How Air Conditioning Changed Us Forever
Every once in a long while we see entrepreneurs and inventors make products so incredible that they forever change the lifestyle of our civilization. The air conditioner is no exception, and it has changed how we behave. In 1961, fewer than 14 percent of households in urban America had air conditioning. Today, the number is over 87 percent. Even though it was patented in the early 1900s, it wasn’t until 50 years after its invention that air conditioning started becoming the norm. With an invention that has exploded in half a century, it is fair to say that it has changed the way we live.
Massive Productivity Benefits
While some of us may take it for granted today, historians note that when the air conditioner was first introduced in commercial environments, productivity shot through the roof. The reason was twofold: people could work more efficiently when they weren’t overheating, and they tended to work longer hours. It took a number of years before residential air conditioning began to catch on, so employees were more likely to show up early and stay late in order to beat the heat! Residential implementation of air conditioners didn’t really begin until after World War II.
Once the air conditioner came to the household—combined with the introduction and popularity of the television—people started spending more time inside. People became less social and started spending more time secluded in their households. Public space became less important, as it was more comfortable to stay at home! Today, that trend has shifted back a bit, with the advent of large cooling systems for theaters, arenas, and other public facilities.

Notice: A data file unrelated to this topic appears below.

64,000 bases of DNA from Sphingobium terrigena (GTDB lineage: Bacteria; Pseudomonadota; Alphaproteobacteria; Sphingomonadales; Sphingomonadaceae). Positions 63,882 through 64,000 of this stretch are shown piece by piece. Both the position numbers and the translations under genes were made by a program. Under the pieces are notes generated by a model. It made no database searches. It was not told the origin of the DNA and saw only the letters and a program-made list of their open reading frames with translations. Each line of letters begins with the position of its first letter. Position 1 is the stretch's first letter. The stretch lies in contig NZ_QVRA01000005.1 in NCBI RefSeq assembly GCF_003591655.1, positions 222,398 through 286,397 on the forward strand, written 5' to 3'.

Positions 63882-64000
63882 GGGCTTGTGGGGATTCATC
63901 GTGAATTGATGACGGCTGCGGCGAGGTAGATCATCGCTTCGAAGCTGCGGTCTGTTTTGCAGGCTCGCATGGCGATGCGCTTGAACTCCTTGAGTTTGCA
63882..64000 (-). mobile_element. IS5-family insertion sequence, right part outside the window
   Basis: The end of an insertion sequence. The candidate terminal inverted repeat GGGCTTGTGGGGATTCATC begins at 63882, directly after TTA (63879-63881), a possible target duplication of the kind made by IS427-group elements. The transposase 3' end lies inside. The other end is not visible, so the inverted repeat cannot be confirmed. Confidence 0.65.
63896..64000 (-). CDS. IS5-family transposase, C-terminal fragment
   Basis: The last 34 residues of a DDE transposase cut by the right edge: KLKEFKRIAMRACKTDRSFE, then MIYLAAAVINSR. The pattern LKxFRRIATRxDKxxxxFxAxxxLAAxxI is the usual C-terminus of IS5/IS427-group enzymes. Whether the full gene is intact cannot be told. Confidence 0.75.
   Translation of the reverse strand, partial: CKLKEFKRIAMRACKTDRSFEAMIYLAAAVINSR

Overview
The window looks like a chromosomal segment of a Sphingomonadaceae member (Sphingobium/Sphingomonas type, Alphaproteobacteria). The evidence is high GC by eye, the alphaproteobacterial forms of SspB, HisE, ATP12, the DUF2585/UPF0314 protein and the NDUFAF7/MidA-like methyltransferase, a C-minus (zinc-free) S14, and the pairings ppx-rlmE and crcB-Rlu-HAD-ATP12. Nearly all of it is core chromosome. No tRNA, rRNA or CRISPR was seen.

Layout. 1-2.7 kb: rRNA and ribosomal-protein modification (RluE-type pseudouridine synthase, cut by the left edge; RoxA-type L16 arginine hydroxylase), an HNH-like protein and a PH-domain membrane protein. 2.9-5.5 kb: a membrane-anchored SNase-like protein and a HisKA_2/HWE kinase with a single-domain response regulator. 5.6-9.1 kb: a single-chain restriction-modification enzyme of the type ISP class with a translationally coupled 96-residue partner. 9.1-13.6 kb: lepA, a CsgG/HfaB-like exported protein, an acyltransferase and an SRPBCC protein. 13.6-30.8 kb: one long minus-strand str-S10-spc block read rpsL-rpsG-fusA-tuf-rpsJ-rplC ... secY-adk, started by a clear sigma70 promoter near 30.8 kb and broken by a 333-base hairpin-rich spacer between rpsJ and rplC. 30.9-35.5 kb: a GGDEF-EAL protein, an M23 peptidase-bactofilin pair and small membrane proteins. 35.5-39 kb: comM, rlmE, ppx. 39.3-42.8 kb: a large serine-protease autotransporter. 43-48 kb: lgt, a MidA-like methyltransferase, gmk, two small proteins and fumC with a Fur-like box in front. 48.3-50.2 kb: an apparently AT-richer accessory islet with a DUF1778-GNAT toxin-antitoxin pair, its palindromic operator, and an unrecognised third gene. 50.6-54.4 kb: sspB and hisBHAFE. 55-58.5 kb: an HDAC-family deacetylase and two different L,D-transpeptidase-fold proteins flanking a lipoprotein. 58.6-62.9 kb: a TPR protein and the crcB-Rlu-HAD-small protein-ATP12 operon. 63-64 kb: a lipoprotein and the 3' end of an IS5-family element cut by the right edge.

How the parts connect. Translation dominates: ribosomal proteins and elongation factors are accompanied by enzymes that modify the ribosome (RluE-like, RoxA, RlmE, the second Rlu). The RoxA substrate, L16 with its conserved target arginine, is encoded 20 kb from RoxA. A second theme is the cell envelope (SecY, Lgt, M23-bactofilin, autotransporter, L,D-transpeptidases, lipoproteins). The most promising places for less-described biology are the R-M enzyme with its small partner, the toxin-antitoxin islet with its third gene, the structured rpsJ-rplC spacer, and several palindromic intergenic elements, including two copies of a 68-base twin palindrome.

Even the houses we live in today have been changed by air conditioning. Many older home designs featured wide eaves to shadow windows, large porches for gathering outside, thicker walls for older types of insulation, large attic spaces, and vaults and windows specifically for cross ventilation. While many of us still enjoy these features, their architectural necessity as it relates to cooling has been largely negated because of air conditioning. Home location has taken front and center stage, and things like lot size and home orientation are often predetermined and offer limited options. Practices like siting and landscaping to maximize shade, while still important, are not as strong a concern since the inside temperatures can always be kept cool.
Air conditioning had the biggest effect on the Sun Belt—more or less the southernmost states in the continental U.S., from South Carolina west to southern California. In the second half of the 20th century, the Sun Belt saw above average population growth. In 1950, these states accounted for 28% of our country’s population. By 2000, they accounted for 40%.
Twelve percent may not seem like much, but such a population shift has huge implications in a country like ours. Some researchers attribute the resurgence of the southern-dominated Republican Party to air conditioning.
The Modern Benefits of Air Conditioning
The air conditioner is one of the best inventions within the last century that we take for granted every single day. In fact, the National Academy of Engineers ranked the invention of the air conditioner within the top ten most important achievements of the twentieth century. Today, air conditioners are more efficient than ever before and they offer numerous benefits.
There are a lot more benefits to air conditioning than beating the heat and staying comfortable, though. They also help us be more productive as a society, they protect us from extreme heat (over 70,000 people died in Europe—where AC is far less popular—during a 2003 heatwave), and they are becoming increasingly environmentally friendly. Where would we be today if the air conditioner was never invented? It’s tough to say, but we can all agree that we probably wouldn’t like to find out!